29 Oct 2009, 1:45pm
Salmon agencies
by admin

Huge Coho Salmon Run Swamps Oregon Fish Hatcheries

The Oregon Department of Fish and Wildlife announced last week that, “This year’s coho run is on track to be one of the largest salmon returns in the Columbia Basin over the past decade.”

As of October 23rd, an estimated 703,000 coho were forecast to enter the Columbia River at Astoria. Last year’s run size was 472,000 coho.

ODFW noted in their news release: “This year’s run was large enough that fishery managers increased the bag limit to three fish a day and extended the season in many areas. Despite these measures, several ODFW hatcheries have been inundated with fish.”

The news release (below) is interesting for a couple of other reasons. First, ODFW makes no conjecture or supposition as to why this year’s run is double the ten-year average. In their 2007 Oregon Coast Coho Conservation Plan For the State of Oregon [here], ODFW asserts:

Several limiting factors are identified for individual independent coho populations in this ESU (Table 4), including stream complexity (high quality habitat), water quality, water quantity, hatchery impacts, spawning gravel and exotic species. Stream complexity is the predominant limiting factor for populations in the Oregon Coast coho ESU.

Did “stream complexity” change radically in the last five years? No, no significant changes have occurred, at least according to ODFW which needs ever more tax dollars to spend on grinding their teeth about stream habitat.

So what happened? Why has the coho run doubled?

Could it be that the Pacific Decadal Oscillation (PDO) shifted in 2008 to cold waters off our coast? The Pacific Ocean has a warm temperature mode and a cool temperature mode and in the past century has switched back forth between these two modes every 25-30 years [here]. Upwelling cold water carries more nutrients and gives a boost to the entire marine food chain.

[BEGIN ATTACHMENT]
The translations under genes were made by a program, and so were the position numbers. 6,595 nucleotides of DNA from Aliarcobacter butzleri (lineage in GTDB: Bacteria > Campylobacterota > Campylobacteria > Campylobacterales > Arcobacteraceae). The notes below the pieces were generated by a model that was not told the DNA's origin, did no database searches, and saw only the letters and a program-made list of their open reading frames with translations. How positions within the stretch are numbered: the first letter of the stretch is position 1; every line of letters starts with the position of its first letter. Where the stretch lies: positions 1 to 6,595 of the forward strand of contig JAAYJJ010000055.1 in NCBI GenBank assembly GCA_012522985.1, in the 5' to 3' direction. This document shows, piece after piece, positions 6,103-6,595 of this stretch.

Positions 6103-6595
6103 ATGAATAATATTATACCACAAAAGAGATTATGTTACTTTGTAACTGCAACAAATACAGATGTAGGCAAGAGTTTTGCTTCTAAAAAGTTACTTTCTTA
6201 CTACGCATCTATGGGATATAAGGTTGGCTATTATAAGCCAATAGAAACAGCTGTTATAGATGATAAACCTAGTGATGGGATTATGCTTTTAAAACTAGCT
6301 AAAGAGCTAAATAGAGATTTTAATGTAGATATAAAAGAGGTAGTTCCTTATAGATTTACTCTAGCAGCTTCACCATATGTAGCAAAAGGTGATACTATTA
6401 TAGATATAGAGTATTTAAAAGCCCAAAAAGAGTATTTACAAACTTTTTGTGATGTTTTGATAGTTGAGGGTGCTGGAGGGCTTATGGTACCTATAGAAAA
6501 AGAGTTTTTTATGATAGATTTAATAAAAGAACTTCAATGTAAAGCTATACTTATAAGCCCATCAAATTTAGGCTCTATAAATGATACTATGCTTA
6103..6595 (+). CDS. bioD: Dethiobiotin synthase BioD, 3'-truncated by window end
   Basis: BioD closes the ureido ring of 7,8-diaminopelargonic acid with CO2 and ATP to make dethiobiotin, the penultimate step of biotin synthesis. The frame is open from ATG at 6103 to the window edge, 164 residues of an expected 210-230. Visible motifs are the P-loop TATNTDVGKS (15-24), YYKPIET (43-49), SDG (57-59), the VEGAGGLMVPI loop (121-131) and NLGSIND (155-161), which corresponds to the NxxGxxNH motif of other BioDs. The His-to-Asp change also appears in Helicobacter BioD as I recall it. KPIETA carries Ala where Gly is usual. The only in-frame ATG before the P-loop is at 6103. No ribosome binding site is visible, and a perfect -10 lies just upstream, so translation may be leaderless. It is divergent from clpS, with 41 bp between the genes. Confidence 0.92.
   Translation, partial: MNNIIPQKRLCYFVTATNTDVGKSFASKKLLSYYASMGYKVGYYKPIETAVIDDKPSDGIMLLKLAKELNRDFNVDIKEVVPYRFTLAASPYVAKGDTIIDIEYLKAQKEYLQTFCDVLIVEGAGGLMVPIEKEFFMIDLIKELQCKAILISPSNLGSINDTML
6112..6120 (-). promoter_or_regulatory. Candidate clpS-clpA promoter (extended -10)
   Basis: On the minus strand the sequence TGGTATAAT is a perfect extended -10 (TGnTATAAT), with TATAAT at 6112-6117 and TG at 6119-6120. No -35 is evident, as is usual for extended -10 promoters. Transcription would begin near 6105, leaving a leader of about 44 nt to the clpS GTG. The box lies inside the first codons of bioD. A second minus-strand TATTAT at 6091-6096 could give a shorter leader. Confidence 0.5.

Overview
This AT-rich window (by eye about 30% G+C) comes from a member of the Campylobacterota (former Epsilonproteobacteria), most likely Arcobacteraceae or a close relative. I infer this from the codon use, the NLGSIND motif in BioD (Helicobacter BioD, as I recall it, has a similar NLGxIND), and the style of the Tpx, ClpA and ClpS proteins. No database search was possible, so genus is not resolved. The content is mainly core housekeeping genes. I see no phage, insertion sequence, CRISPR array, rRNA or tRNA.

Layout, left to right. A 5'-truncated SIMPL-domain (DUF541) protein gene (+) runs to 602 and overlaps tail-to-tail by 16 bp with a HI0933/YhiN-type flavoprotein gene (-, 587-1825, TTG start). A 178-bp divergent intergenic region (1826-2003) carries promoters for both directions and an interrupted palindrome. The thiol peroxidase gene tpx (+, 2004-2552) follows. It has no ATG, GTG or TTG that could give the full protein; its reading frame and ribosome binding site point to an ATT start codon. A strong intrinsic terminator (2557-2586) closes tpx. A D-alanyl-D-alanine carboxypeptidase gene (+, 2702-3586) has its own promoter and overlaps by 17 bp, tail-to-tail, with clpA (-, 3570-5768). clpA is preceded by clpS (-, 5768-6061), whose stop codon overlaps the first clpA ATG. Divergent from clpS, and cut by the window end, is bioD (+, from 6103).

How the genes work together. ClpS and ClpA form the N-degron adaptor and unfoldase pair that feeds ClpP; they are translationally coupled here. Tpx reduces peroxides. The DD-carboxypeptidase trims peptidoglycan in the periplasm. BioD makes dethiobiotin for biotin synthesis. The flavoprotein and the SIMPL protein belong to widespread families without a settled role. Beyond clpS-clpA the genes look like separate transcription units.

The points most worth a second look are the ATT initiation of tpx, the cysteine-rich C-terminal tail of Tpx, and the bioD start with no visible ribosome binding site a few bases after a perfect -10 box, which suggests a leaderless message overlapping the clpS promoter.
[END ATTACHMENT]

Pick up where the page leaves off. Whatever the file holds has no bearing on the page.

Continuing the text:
Typically, over the last 30 years, out of every 1,000 salmon smolts that enter the ocean, two or three return to the spawning river two to five years later. That means 997 (99.7%) die in the ocean. A very slight decrease in the ocean mortality rate (say from 99.7% to 99.4%) effectively doubles the return rate.

The PDO shift to cooler waters in the NE Pacific is apparently having that effect.

As far as the fish math goes, doubling the smolt production by increasing “steam complexity” does not result in a doubling of the run. The mortality in the ocean is so substantial that it overwhelms smolt production. Moreover, “stream complexity” is such a vague and nebulous term that it cannot be quantified or measured, and hence cannot be scientifically evaluated.

The other interesting thing about the ODFW news release is that they see the expanded coho run as a boon to the starving people of Oregon. I find that spin to be distasteful, but perhaps I am too sensitive. Apparently Oregon has the highest hunger rate in the nation, and has had that dubious honor since we stopped managing our forests 15 years ago, in part on the alleged behalf of salmon “stream complexity”, and it ruined our economy in the process. The recent dismantling of the national economy hasn’t helped any, either.

So now we are starving here in Oregon, and the coho overrun will help us finally get a mouthful. Thank you PDO, but no thanks to the government agencies that inflicted economic disaster in the first place.

Anyway, here’s how they put it:

Huge coho run will help feed Oregon’s hungry

Oregon Department of Fish and Wildlife news release, October 23, 2009 [here]

CLACKAMAS, Ore. – Oregon’s hungry will fare a little better this year, thanks to an extraordinary run of coho salmon.

Thousands of surplus coho are being processed at Oregon Department of Fish and Wildlife fish hatcheries along the North Coast and Columbia River in preparation for distribution to the hungry through food banks around the state.